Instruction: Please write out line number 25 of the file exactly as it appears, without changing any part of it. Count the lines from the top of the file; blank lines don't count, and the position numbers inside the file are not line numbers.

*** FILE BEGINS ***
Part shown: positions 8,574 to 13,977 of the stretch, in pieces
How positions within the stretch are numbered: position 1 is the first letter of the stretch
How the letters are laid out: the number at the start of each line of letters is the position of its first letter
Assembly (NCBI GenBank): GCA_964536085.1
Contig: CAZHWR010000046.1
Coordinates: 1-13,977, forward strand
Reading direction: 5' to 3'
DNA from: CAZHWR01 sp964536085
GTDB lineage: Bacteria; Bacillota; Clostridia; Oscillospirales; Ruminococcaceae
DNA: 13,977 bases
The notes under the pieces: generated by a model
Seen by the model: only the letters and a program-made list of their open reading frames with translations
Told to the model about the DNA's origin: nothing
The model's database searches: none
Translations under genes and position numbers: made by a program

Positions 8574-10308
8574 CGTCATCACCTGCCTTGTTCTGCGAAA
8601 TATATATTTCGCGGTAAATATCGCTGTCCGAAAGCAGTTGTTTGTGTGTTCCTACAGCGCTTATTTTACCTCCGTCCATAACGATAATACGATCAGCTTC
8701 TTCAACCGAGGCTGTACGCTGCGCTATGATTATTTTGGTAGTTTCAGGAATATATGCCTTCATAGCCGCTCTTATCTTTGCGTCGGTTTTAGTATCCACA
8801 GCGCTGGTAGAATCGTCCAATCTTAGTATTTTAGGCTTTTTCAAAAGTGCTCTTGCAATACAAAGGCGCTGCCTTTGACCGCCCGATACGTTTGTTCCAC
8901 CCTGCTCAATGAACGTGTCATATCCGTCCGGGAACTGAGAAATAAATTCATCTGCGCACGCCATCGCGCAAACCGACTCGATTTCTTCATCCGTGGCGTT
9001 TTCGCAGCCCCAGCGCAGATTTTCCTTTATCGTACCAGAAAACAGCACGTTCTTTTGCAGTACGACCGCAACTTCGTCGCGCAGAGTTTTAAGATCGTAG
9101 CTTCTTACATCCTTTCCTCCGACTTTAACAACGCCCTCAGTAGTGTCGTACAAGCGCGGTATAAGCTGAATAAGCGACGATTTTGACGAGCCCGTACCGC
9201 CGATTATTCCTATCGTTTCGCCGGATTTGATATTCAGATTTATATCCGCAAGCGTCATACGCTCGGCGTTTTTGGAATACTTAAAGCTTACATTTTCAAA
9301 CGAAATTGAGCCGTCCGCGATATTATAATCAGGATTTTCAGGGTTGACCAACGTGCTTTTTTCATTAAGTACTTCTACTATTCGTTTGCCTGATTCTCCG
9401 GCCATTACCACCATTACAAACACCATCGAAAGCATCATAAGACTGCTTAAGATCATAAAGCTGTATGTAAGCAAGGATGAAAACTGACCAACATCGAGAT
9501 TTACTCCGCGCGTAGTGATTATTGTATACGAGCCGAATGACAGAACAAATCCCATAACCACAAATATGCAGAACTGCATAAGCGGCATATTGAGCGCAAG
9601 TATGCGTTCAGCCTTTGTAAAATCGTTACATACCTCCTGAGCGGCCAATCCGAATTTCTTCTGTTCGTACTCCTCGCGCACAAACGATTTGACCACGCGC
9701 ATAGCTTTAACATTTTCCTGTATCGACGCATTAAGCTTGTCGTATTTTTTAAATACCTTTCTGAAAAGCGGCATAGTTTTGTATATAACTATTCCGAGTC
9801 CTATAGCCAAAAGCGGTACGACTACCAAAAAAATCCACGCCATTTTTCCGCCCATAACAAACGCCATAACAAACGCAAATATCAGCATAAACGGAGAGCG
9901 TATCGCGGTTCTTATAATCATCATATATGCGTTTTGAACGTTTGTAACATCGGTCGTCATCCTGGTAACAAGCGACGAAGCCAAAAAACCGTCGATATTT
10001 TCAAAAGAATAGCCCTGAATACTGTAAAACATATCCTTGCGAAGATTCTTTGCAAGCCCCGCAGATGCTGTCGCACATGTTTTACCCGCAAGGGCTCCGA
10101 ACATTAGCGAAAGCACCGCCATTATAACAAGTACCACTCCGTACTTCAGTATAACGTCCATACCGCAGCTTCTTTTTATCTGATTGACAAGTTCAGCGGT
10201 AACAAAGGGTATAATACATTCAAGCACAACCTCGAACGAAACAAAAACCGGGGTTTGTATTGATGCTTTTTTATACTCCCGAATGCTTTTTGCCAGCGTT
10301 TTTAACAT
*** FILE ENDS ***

9301 CGAAATTGAGCCGTCCGCGATATTATAATCAGGATTTTCAGGGTTGACCAACGTGCTTTTTTCATTAAGTACTTCTACTATTCGTTTGCCTGATTCTCCG